How To Take A Gap Year

How To Take A Gap Year

Gap years—taking a full year or semester of learning experiences prior to college—are growing in popularity.

Recent research found that 20% of students took a gap year for 2020-2021, compared to just 3% in 2018. That’s in large part due to the COVID-19 pandemic, when colleges shut down or shifted to virtual learning environments allowing many students to defer their enrollment and take a gap year.

US News recently spoke to experts on what a gap year entails, and how students can effectively spend their time before starting college.


Students choose to take a gap year for a variety of reasons. Some of the top reasons include taking on a job or internship, or even traveling to find motivation and inspiration.

“The best gap years tend to be the ones that push students to think about who they are and their role in the world,” says Joe O’Shea, associate provost and dean of undergraduate studies at Florida State University and author of Gap Year: How Delaying College Changes People in Ways the World Needs.

Gap years provide a “natural break” between high school and college. O’Shea says the time before college is an ideal opportunity to “pause and reflect.”

“Often you see students who struggle in higher education because they don’t have a sense of purpose and direction,” O’Shea says. “Gap years – because they give students a broader sense of the world and their place in it and how they can contribute – help to supply and empower students with the kind of motivation and purpose that can animate their entire college experience.”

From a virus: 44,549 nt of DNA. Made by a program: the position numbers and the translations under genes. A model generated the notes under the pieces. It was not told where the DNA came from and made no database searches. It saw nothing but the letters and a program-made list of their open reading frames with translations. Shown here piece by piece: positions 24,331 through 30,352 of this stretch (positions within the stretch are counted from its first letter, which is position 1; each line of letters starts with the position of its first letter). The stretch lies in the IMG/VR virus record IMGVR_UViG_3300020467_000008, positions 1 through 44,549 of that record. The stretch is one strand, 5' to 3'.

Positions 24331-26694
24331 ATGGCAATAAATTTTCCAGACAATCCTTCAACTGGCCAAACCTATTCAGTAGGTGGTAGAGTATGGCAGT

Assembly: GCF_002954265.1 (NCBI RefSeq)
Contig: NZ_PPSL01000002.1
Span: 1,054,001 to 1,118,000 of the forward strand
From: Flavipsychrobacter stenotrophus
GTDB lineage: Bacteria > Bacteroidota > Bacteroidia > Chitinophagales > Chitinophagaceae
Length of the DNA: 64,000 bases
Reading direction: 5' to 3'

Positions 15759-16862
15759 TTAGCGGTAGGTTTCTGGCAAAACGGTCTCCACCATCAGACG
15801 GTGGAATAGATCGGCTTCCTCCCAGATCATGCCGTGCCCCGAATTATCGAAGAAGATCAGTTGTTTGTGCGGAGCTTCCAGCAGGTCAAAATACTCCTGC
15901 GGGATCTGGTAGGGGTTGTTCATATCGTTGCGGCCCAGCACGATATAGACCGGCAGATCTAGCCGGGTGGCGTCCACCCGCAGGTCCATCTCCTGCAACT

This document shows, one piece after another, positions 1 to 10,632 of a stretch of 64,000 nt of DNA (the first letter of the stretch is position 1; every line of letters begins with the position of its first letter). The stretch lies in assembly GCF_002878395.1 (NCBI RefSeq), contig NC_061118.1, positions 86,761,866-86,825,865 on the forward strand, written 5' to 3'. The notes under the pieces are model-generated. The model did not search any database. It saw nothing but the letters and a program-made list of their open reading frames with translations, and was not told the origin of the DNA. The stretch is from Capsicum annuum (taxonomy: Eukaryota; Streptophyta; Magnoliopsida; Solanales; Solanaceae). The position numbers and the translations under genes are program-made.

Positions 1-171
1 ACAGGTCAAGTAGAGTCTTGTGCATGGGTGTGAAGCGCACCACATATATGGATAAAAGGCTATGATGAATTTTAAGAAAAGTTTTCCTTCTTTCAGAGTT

If you’re considering a gap year, it may be wise to hold off on disclosing your gap year plans until after you’ve been accepted at a college or university. While it’s rare for a school to deny your gap year request, some schools have policies regarding how you spend your gap year.

“We definitely tell them this is not something you want to advertise at the time that you’re applying, because that’s not going to make you a more attractive candidate,” Colleen Paparella, founder of DC College Counseling, says. “Not to say they won’t get in, but it’s just going to make things more difficult.”

Paparella says it’s best to be flexible on your gap year plans and to wait until you’re absolutely certain about taking a gap year to fill out any required school forms.

“Somebody who feels like a gap year is a great idea in September of their senior year might feel very differently eight months later,” she says. “We say just keep your options open. Don’t disclose that now, and when you’re sure you want to do it and you have schools you’ve been admitted to, you can go ahead and ask for a gap year.”

Sources: US News, Foundry10

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